Judge Orders Voter Fraud Alarmist To Be Deposed Again After Docs Raise New Questions

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ALEXANDRIA, VA — J. Christian Adams — a former member of President Trump’s voter fraud commission who has been sued for defamation for his reports claiming mass fraud — will have to sit for another deposition in the case, after a last-minute discovery dump raised new questions about how the reports came together.

U.S. Magistrate Judge Ivan Davis said at a hearing Friday that he was granting the plaintiffs’ request to reopen the deposition. He said the topics should be limited to the materials  —some 1,000 pages of documents — that were turned over after Adams had initially been deposed. He declined Adam’s attorney’s request to narrow the deposition any farther than that, pointing to procedural rules designed to help parties avoid and deal with any disagreements within a deposition.

“That’s how the process works,” Davis sternly told Adams’ attorney, noting that the court does not have an “extrasensory” perception of what issues may arise during a deposition.

Adams and his group the Public Legal Interest Foundation were sued over reports released in 2016 and 2017 called Alien Invasion and Alien Invasion II, respectively. The reports alleged that thousands of noncitizens had been removed from Virginia’s voter rolls and included voting records, which showed the alleged noncitizens’ personal information such as addresses, birthdays and social security numbers. The lawsuit, which also alleges voter intimidation, was brought by people named in the report who were in fact citizens, as well as by the Richmond Chapter of the League of United Latin American Citizens.

To argue for reopening the deposition, the plaintiffs in a filing last week pointed to an email from a volunteer who helped Adams assemble the report. In it, the volunteer Steven Albertson referenced a 10-15 percent rate of people they identified as noncitizens who were actually citizens eventually re-instated on the rolls. Albertson said in a deposition that the source of that estimate was likely Adams — a claim Adams denies.

The plaintiffs also pointed to an email exchange — turned over the hour before the discovery deadline — that Adams had with other conservative activists including Ginni Thomas, the wife of Supreme Court Justice Clarence Thomas.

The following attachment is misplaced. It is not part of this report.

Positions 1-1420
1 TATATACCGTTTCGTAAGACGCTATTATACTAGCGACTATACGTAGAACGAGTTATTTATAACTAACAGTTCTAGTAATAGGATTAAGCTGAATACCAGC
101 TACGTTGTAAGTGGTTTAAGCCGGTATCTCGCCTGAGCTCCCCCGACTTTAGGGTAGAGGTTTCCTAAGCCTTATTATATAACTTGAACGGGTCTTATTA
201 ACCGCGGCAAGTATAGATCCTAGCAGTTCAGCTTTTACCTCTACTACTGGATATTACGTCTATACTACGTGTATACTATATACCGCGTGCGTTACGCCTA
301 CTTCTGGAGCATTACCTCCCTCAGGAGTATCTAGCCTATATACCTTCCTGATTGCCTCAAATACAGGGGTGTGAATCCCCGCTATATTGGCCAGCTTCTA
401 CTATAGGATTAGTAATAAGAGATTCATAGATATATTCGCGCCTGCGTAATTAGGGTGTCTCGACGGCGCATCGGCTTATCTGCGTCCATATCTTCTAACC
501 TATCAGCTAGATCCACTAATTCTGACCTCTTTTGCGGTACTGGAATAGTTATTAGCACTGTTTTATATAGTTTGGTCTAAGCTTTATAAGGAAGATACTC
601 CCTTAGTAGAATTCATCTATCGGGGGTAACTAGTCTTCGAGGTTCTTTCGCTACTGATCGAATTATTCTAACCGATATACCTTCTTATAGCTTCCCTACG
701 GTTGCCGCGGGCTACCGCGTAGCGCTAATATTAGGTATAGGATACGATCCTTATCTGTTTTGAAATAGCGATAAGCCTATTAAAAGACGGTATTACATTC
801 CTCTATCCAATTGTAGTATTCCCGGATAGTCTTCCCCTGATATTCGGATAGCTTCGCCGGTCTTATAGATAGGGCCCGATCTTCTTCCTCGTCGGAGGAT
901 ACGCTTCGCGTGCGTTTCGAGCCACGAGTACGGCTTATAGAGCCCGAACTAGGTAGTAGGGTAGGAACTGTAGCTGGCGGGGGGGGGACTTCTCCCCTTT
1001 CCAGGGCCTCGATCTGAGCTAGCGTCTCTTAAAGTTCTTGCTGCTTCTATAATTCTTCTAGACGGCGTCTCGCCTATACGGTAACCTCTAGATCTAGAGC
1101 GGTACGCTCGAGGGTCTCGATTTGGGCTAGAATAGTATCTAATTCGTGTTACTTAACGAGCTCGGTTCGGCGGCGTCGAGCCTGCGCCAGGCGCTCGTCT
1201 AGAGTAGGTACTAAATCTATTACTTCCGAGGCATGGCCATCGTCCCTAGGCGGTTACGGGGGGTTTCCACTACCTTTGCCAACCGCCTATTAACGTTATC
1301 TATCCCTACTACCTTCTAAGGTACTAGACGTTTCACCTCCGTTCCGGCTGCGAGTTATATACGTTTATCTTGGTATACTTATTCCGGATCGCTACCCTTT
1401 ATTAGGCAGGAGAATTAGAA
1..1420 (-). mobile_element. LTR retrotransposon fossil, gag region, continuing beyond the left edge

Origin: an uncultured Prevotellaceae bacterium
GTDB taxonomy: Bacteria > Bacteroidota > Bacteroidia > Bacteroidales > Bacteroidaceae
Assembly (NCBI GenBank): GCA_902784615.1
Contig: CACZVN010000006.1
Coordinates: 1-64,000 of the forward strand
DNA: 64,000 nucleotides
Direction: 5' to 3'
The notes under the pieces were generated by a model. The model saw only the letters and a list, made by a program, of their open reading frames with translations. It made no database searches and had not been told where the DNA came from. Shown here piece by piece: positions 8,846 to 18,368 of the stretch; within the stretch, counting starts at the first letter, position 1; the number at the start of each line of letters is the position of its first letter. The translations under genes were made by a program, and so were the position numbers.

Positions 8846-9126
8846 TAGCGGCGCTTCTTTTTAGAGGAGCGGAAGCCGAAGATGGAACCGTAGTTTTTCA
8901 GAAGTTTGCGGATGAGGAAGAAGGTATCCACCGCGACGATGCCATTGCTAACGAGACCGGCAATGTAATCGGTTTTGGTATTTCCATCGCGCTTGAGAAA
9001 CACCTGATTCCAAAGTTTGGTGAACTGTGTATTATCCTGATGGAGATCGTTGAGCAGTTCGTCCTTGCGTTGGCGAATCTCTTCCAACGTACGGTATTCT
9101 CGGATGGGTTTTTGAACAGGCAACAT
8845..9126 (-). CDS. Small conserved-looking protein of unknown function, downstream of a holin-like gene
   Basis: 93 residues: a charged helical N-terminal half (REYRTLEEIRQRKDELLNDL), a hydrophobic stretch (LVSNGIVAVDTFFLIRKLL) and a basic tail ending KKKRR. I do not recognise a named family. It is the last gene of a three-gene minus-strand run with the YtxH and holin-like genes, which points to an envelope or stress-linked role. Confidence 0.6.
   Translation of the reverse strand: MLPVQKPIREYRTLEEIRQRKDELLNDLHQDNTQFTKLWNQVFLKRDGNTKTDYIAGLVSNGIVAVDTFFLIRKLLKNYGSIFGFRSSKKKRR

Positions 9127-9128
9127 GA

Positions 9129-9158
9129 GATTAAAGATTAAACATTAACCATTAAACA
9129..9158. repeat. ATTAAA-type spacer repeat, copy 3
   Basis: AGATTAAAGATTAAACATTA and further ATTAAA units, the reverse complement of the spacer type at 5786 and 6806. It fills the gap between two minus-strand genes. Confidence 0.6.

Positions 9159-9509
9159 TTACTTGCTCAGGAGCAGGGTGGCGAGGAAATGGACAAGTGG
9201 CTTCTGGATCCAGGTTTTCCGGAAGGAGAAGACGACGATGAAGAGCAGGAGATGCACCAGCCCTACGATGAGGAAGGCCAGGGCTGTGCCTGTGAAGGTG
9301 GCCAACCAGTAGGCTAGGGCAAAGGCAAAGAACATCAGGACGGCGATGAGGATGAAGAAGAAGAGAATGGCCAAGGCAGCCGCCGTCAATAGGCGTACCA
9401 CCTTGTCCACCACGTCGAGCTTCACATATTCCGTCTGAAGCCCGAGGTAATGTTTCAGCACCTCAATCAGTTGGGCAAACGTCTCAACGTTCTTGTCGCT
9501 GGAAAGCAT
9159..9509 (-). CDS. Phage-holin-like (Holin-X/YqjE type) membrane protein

Adams’ attorneys in a filing Wednesday suggested that the exchange was made public by the plaintiffs in an effort to “silence and smear” anti-voter fraud advocates. The filing called out TPM by name for reporting on the Thomas emails. The emails came up only briefly at Friday’s hearing. The plaintiffs, represented on Friday by Zachery Martin, defended their inclusion of the emails in their filing because in them, Adams discussed the same Voting Rights Act voter intimidation provision he is now accused of violating.

Adams was not present at Friday’s hearing.

Davis was visibly impatient with many of the arguments put forward by Adams’ attorney, Michael Lockerby, as to why the deposition should not be re-opened.

As Lockerby tried to explain why the documents put forward by the plaintiffs weren’t relevant, Davis told him, “I don’t care.”

“To discuss four out of 1,000 [pages] is not going to persuade this court,” the judge said.

When Lockerby claimed that, “if anyone was surprised” by the current situation, “it was us,” Davis pushed back and explained the position that the last minute discovery had put the plaintiffs in.

“That’s surprise,” the judge said.

Davis refused to limit the deposition to less than a full day. He also declined to limit it to just the email exchanges involving Adams. He said it would be fair game that Adams be deposed about any hypothetical discussion between two other people that said they knew he was lying.

However, Davis also showed some skepticism towards the plaintiffs and particularly towards their claim that PILF’s fundraising was relevant to their case. Breaking down how PILF raises money could be a “waste of everybody’s time” the judge said.

“I don’t want a whole bunch of phone calls in chambers because parties can’t agree what’s relevant or not,” Davis warned.

The case is currently set to go to trial in September. At the end of Friday’s hearing. Davis asked the parties if they had started discussing a potential settlement. Lockerby said they were working on scheduling a settlement conference.

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